Ashley Berns is currently pursuing Rabbinic Ordination as well as an MA in Jewish Education from the Hebrew Union College – Jewish Institute of Religion in Los Angeles. This summer, Ashley worked as the Counselor-In-Training (CIT) Director at Camp Hess Kramer in Malibu, CA. Following her summer position at camp, Ashley continued her work with Wilshire Boulevard Temple as their Rabbinic and Education Intern. Ashley was born and raised in Los Angeles, CA and received her BS in Health Promotion and Disease Prevention with a minor in Judaic Studies from the University of Southern California. Prior to attending HUC, Ashley lived in Tel Aviv for six months volunteering with the Israeli non-profit, “Save A Child’s Heart.”

Yom HaZikaron in Israel – Leah Citrin

Exactly one week after Yom HaShoah, Holocaust Remembrance Day, Israel commemorates Yom HaZikaron—Memorial Day. Rather than a three-day full of barbeques and retail sales, Israel’s Memorial Day is a stark reminder that not a single citizen in the country of Israel is untouched by the ultimate sacrifice of life that is exchanged for Israel’s existence.

Four years ago, I was in Jerusalem for Yom HaZikaron and had the opportunity to experience multiple ceremonies and services that marked the day. Each changed my relationship with Israel in ways I certainly did not expect.

Yom HaZikaron begins with a sunset ceremony at the Kotel, attended by important political figures as well as families of recently deceased soldiers or terror victims. The evening begins with a 60 second siren, during which the entire country comes to a stop in silent memorial to all those who have died fighting for the State of Israel. Though I might not have understood the words of many of the speeches, I could not possibly have avoided the tone or the atmosphere; the sense of collective mourning and remembrance, the acknowledgement that no one escapes unscathed.

The following day, I headed over to Gymnasium Rehavia to attend their tekes along with more than 60 fellow HUC students and faculty  We walked through their Hall of Remembrance, memorializing the people from their 100+ year old who gave their lives in the ongoing battle for Israel’s freedom. We listened as the name of each soldier or terror victim who had graduated from this school was read, and paused for a second memorial siren. Everyone was dressed in white and stood silently at attention as the siren sounded.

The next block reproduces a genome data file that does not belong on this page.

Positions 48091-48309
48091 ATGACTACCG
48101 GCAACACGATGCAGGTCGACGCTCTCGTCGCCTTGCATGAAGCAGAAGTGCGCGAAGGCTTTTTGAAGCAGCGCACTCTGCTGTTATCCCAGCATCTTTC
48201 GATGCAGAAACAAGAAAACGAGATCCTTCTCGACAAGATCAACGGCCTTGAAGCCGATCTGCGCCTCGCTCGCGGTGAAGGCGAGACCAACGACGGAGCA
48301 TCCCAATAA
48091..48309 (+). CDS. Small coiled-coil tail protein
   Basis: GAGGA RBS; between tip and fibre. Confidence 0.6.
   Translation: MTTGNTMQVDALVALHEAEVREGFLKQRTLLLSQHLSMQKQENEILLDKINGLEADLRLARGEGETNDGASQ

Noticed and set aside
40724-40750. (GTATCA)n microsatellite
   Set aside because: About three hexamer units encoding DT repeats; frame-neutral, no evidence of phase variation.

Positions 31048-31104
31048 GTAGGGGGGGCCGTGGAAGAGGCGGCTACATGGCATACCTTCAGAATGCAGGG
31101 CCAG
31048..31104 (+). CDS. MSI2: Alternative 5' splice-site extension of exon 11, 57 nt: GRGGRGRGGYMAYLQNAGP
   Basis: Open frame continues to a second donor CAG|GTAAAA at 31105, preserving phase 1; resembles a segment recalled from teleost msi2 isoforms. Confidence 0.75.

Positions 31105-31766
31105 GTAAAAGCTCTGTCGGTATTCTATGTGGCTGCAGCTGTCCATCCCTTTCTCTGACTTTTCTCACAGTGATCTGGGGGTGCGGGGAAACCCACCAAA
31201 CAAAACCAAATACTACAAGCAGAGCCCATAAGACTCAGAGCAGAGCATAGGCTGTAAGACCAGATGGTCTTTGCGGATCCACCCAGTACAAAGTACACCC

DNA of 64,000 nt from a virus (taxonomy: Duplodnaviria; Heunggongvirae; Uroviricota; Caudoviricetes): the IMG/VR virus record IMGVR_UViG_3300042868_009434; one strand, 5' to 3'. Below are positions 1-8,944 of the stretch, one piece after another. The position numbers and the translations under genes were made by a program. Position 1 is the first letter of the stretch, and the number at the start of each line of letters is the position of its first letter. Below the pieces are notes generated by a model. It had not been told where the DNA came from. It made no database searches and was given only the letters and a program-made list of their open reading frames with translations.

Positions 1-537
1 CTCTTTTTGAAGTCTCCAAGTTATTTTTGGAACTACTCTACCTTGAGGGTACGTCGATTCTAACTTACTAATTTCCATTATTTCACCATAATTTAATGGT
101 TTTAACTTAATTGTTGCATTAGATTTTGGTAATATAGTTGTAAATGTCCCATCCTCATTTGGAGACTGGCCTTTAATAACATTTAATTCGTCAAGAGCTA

Later that afternoon, I went with a friend to Har Herzl, the military cemetery in Jerusalem. We watched the swarms of people around the newest graves—some less than a month old. We also noticed the much more lonely graves of soldiers who died decades ago—perhaps with no one left to come visit them. Yet on each and every grave lay at least one bouquet of flowers, laid there carefully by an Israeli scout. Everyone was to be remembered. Unexpectedly, I began to cry.

For maybe the first time, I felt connected to the country on a deeper level. The fallen soldiers, many who were two, three or four years my junior, whose graves I stood before, died fighting for a country that I too felt a part of. They gave their lives for me to be able to stand there; study there; live there.

Yom HaZikaron in Israel has a different feel than commemorating the day anywhere else. But the ikar, or most important thing, about this day, is to remember that we can create a feeling of solidarity and a feeling of connection to it—and to Am Yisrael, the People of Israel, both in the country of Israel and beyond.


A version of this was previously published in the Union for Reform Judaism’s Ten Minutes of Torah.

Leah Citrin, originally from Rye Brook, New York, is a rising 5th year student at Hebrew Union College-Jewish Institute of Religion (HUC-JIR) in Cincinnati. After serving pulpits in New Iberia, Louisiana, and Kokomo, Indiana, Leah will begin her second year as the rabbinic intern at Rockdale Temple in Cincinnati in the fall. An avid Yankees and Reds fan, Leah also enjoys playing tennis, softball, and running half-marathons. Additionally, Leah is excited to begin her iCenter fellowship in a few weeks!

We Are Family – Dr. Richard Sarason

What one story do you think every American kid should learn about Israel?